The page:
The Soller Train, Mallorca, 100 years on the tracks

Frank was a Daily Mirror reporter for 37 years, starting at a time when the Beatles were just emerging, and finishing with many months spent researching the background to the Harold Shipman case. He later worked as a freelance, and at the Liverpool Daily Post before launching into travel writing.

Soller Train, Mallorca, SpainIt’s definitely not hi-tech, the comfort value isn’t much to write home about, and don’t expect to be served eats or drinks. Yet, its popularity never fades among holidaymakers around the world.

Welcome to the Soller train, officially titled the Tren de Soller, a magical  holiday experience which – despite all the other delights on offer in Mallorca – is still pulling in a million passengers a year.

Opened in 1912, on the same day as the sinking of the Titanic, the train has come through thick and thin to chalk up the 100-year landmark. Teams of workmen battled through mountains, constructing 13 tunnels, to build what was then a vital connection for inhabitants and cargoes, mainly oranges, to be carried from Soller, in the north of the island, to the capital city, Palma.

It was a massive success story, and it worked brilliantly until improved road links in later years cast a shadow over the long term future of the narrow gauge railway. Thank goodness the 1950s tourism boom emerged and proved a life-saver.

It helped to give the little train – fondly nicknamed the ‘Orange Express’ – a huge boost, and it has never looked back. On most days, especially in high season, it’s a scramble as passengers climb aboard wooden Wild West-style carriages, polished until they gleam.

A €28 return ticket takes sightseers from the heart of Palma on a memorable 27.6-kilometre journey. It embraces spectacular landscapes, the tunnels, several bridges, and a five-arched viaduct, before the train trundles into Soller, a picturesque town fringed by the spectacular Tramuntana mountain range.
Puerto Soller, Mallorca, SpainTravellers then have an option to catch a tram to nearby Puerto Soller, with its crescent shaped bay, soft, sandy beaches, bustling promenade, and a magnificent marina. I arrived in a heat wave, and did a quick tour, before opting to take welcome sustenance in a shaded, side street café. What a joy!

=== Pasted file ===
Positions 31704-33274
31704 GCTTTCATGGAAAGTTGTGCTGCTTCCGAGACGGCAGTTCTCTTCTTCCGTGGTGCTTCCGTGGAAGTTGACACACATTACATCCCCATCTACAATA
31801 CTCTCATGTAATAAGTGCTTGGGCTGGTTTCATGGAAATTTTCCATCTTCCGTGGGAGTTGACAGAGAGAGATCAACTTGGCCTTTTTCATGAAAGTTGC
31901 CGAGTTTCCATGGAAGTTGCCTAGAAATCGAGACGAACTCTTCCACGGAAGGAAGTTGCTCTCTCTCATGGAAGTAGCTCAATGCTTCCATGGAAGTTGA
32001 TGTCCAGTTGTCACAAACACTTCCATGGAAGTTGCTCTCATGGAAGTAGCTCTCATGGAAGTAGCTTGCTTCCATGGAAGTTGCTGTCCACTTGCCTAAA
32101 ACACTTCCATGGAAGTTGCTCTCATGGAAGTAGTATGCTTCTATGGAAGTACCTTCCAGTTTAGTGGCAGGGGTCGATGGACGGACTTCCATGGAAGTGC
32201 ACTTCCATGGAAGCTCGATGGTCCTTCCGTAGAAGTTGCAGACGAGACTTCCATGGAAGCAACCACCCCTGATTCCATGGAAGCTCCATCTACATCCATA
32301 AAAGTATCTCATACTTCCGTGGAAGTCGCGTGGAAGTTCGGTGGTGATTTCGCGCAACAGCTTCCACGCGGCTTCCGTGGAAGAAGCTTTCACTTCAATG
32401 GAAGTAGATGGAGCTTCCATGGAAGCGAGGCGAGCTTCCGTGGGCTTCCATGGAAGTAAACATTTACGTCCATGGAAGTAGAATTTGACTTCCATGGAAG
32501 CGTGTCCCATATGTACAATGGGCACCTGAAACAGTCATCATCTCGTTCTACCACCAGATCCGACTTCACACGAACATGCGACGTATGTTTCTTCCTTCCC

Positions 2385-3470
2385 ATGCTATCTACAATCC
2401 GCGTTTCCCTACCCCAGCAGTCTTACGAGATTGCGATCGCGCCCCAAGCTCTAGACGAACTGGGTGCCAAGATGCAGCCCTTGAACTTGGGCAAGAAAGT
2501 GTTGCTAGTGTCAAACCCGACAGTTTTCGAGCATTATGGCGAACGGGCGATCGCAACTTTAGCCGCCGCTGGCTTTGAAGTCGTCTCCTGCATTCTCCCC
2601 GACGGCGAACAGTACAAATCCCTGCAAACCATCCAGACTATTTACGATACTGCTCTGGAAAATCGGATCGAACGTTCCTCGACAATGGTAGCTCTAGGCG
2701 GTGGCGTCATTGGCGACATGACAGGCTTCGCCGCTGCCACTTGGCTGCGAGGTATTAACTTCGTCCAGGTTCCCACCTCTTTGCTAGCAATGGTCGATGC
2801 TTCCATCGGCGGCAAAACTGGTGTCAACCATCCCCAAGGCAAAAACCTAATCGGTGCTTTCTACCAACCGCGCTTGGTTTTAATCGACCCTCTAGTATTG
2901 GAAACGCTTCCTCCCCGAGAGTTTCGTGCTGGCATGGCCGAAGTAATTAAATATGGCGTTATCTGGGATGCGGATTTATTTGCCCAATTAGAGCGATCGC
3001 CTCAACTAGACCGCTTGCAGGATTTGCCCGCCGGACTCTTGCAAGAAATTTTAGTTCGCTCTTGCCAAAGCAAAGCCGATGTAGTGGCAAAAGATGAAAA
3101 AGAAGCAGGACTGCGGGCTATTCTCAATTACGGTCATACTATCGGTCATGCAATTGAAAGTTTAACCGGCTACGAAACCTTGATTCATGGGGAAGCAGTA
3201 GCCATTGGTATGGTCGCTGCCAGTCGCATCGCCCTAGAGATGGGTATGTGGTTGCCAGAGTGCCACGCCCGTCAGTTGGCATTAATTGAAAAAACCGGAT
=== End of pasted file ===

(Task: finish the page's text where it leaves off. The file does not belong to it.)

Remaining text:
I have to confess, I first lost my heart to the train years ago. Devoid of electrical gadgetry, and trashy promotional stunts, it provides an experience that takes you back in time to another era, a time when things seemed to be on a smoother track.

And it’s not just paying customers who enjoy the trip. Pep Lorente,57, has spent a total of 33 years as a driver, first on the Puerto Soller trams, and then with the Tren de Soller trains, and he is still enthusiastic about his job.

“For me, it is the best,” he said as he prepared to take a train on yet another crowded trip. “Every day is different, and I like that.

“I know I have seen the same places for many years, but I always enjoy the environment, seeing the changes in the seasons. It is very special to me, and it is wonderful for the railway to celebrate 100 years of service. It’s hard to believe.”

Pep, one of 10 drivers employed on the line, also enjoys meeting passengers. “Some come to see me to thank me when the journey is over, and that’s nice. It’s like being part of a big family,” he said.

Soller Train, Mallorca, SpainThe train isn’t the only anniversary celebrant.  Holiday hotels, apartments, and a vast range of tourist-linked holiday businesses are marking the time in the 50s when Mallorca took off.

Sixty years later, and despite a worldwide recession, the island is more than holding its own. There is a buzz in the air, and there are statistics to prove it. Palma airport recently beat passenger records for the fourth month running.

By the end of the year, tourist spend is expected to hit 55,800 million euros reflecting a 6.3 per cent increase on the same period last year. Isn’t that remarkable?

All of this is music to the ears of people such as husband and wife team Martin and Lorraine Xamena, and their son Alejandro, who run the wonderful, four star – it really should be seven star – BonSol hotel which spills down a hillside at Illetas, overlooking the Bay of Palma.

The hotel, which is planning special events to mark its 60th birthday, started life as a large, old villa.  It grew and grew and eventually led to an expansion project that was totally stunning.
 
Driver Pep and his Soller trainIt required three tunnels to be built under two roads, and the installation of lifts, so that the hotel and its magnificent facilities could spread down the hill to a small, but beautiful, sandy cove.

Apart from being able to get to the beach more easily, guests can opt to eat their meals at a delightful sea shore restaurant, backing on to exotic gardens and swimming pools.

An equally pleasant dining experience can be enjoyed in a magnificent ground floor a la carte restaurant which adjoins public rooms adorned with curios, paintings and even suits of armour.

The BonSol’s success story is remarkable, and most of the credit is due to a painstaking attention to detail, the warmth of its welcome, and service that always comes with a smile.  Small wonder that one grateful, and delighted, visitor returned 98 times before he saw his last sunset.

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Frank Corless

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